1834 Tasting Notes
One of those weeks when life is so messy that tea doesn’t taste.’Nuff said.
After crying on and praying with a couple of dear friends and a couple of hours of sun-room/cat/Oreo therapy with my surrogate mom, I’m slightly closer to functional. (When she picked up the phone the other day, I said, “Hello? Is this Rent-A-Mom?”)
So I celebrated slight functionality by closing my eyes, picking a bag at, well, semi-random from the tea swap basket, and here we are.
This one is so good and fleece-blankety, looks like Terri Harplady wrote a song to it in one of her reviews some time back. It’s well deserving of odes and kudoes—-big ol’ blonde leaves; bright and bronzey at the first of the sip, rich and cocoa-y at swallow time.
Had to leave the leaves at home, but I’m eagerly anticipating a second stanza this evening. Thanks, Terri!
I have really been digging this one—light, almost citrusy green flavor with the kick of a good British breakfast tea.
The only downside is the steep time—just two minutes. Which means it can’t be left unattended while one schleps around the house in morning routine mode. Funny how something that piddly can make your groove un-groovy.
All the same, I want more next time I’m at Savoy; I’ll just save it for the mornings when the minutes don’t matter as much.
Enjoying the last of a sample Nicole shared some months back. Looking at the flavor lineup of Miss Gloria’s Tea House, which I believe used to be Tropical Tea Company, it looks similar to the lineup at Culinary Teas, which sells Metropolitan Tea…so when the dominoes all fall, I’m surmising that this is Metropolitan’s blend. Which is good. Now I know how to find it again.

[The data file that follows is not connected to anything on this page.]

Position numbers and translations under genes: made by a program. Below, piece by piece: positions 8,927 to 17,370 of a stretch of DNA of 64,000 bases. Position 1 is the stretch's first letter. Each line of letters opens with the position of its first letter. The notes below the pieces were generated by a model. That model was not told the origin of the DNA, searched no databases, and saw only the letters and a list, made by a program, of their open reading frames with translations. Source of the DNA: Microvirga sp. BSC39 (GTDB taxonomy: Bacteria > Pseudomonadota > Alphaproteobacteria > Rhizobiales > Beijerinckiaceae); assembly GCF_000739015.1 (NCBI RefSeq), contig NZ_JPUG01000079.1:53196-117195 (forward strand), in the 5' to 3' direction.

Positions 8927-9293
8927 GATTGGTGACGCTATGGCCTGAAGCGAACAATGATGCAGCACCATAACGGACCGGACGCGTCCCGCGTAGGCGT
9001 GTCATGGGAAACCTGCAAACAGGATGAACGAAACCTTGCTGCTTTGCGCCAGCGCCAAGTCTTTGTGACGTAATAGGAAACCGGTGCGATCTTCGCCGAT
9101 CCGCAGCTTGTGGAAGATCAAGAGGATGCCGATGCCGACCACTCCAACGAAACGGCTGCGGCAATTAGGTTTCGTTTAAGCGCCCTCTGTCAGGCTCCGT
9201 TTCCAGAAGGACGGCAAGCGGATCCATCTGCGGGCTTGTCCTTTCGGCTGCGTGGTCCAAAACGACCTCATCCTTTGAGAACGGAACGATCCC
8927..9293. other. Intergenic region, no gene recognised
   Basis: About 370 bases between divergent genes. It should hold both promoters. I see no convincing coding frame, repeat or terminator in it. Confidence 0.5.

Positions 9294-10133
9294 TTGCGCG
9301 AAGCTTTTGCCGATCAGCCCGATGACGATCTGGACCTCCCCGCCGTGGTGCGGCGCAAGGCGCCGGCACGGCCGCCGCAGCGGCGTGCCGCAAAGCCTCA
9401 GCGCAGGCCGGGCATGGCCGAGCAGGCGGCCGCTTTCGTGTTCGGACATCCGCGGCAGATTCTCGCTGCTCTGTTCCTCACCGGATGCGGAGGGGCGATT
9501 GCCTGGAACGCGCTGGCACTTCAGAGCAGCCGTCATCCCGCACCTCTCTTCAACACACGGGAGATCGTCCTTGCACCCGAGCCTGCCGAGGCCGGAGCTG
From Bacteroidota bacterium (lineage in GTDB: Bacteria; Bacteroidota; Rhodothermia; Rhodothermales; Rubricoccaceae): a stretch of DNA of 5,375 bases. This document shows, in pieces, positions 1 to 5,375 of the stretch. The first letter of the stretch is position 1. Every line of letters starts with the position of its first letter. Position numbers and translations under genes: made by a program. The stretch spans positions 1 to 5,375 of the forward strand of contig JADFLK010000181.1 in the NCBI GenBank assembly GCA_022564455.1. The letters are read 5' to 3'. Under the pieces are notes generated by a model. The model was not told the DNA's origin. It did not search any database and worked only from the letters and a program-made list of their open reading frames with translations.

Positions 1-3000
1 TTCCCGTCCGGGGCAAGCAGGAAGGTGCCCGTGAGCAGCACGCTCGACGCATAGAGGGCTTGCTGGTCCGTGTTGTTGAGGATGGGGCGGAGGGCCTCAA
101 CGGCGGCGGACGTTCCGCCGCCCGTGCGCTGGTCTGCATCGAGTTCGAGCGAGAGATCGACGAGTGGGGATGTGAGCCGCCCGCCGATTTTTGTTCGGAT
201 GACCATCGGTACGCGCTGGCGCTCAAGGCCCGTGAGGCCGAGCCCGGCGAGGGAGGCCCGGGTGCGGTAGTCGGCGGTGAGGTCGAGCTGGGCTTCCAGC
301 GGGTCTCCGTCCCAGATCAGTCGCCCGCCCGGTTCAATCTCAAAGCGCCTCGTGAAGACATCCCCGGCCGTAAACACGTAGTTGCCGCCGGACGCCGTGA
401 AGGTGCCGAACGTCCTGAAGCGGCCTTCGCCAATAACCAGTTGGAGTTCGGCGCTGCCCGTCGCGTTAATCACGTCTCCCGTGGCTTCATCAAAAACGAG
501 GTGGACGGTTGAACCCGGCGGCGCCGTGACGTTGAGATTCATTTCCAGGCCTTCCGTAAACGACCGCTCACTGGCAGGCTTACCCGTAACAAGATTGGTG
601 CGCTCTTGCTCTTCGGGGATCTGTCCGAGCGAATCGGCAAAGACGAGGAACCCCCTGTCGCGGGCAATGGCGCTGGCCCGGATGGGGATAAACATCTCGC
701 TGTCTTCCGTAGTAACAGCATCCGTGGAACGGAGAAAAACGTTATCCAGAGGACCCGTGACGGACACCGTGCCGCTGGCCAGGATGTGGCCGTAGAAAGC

All that to say that I woke up craving this. It is pineapple-sweet, not pineapple-cloying, and the tea base is very juicy and thirst-quenchy. Pleasant.
Question: is the mark of a really good tea one over which you linger for a-g-e-s, carefully analyzing every little flavor nuance? Or is it the one you drank so enthusiastically and rapidly, you look at the empty tumbler and wonder, “Darn, where’d that go?”
This morning, Khongea Tippy Golden Assam (doesn’t that sound sophisticated?) fell into Category 2. Out of the potpourri of adjectives used to describe this one, oaky is probably the one that aligns the best. A warm flavor; not temperature, taste.
Delicious day-starter. So was the temperature. 57 degrees in mid-August? Preposterous!
This is a very smooth, up-quality morning tea with more sharps in its flavor scale than flats. Nice coppery color and taste. Kicks you awake with stylish pointy-toed girl shoes instead of ten-pound army boots.
If you haven’t had a chance to try any of the offerings from the nice folks at Nina’s, you need to. All winners so far!
Great googly-moogly, I am beat. Posted elsewhere that I’m still getting to know a new bunch of Sunday kids—just our second week—but mercy! If I could harness the kinetic energy in that room today, I could’ve water-skiied behind it!
Cap that off with a little shopping and trying to push mow grass with the consistency of wet, muddy yarn, and you’ll know why I’m going ahhh! (or owww!) with every sip of this, chilled.
When I put the jar in the fridge to steep last night, I snipped off a few bits of real vanilla bean. The result is a creamy fruity cool drink that reminds me a lot of the Monk’s Blend (grenadine/vanilla) from Culinary Teas that I bought by the pound.
This particular pouch of ToL is getting a little old; chilling it will be a great way to use it while it still has some oomph. (I don’t.)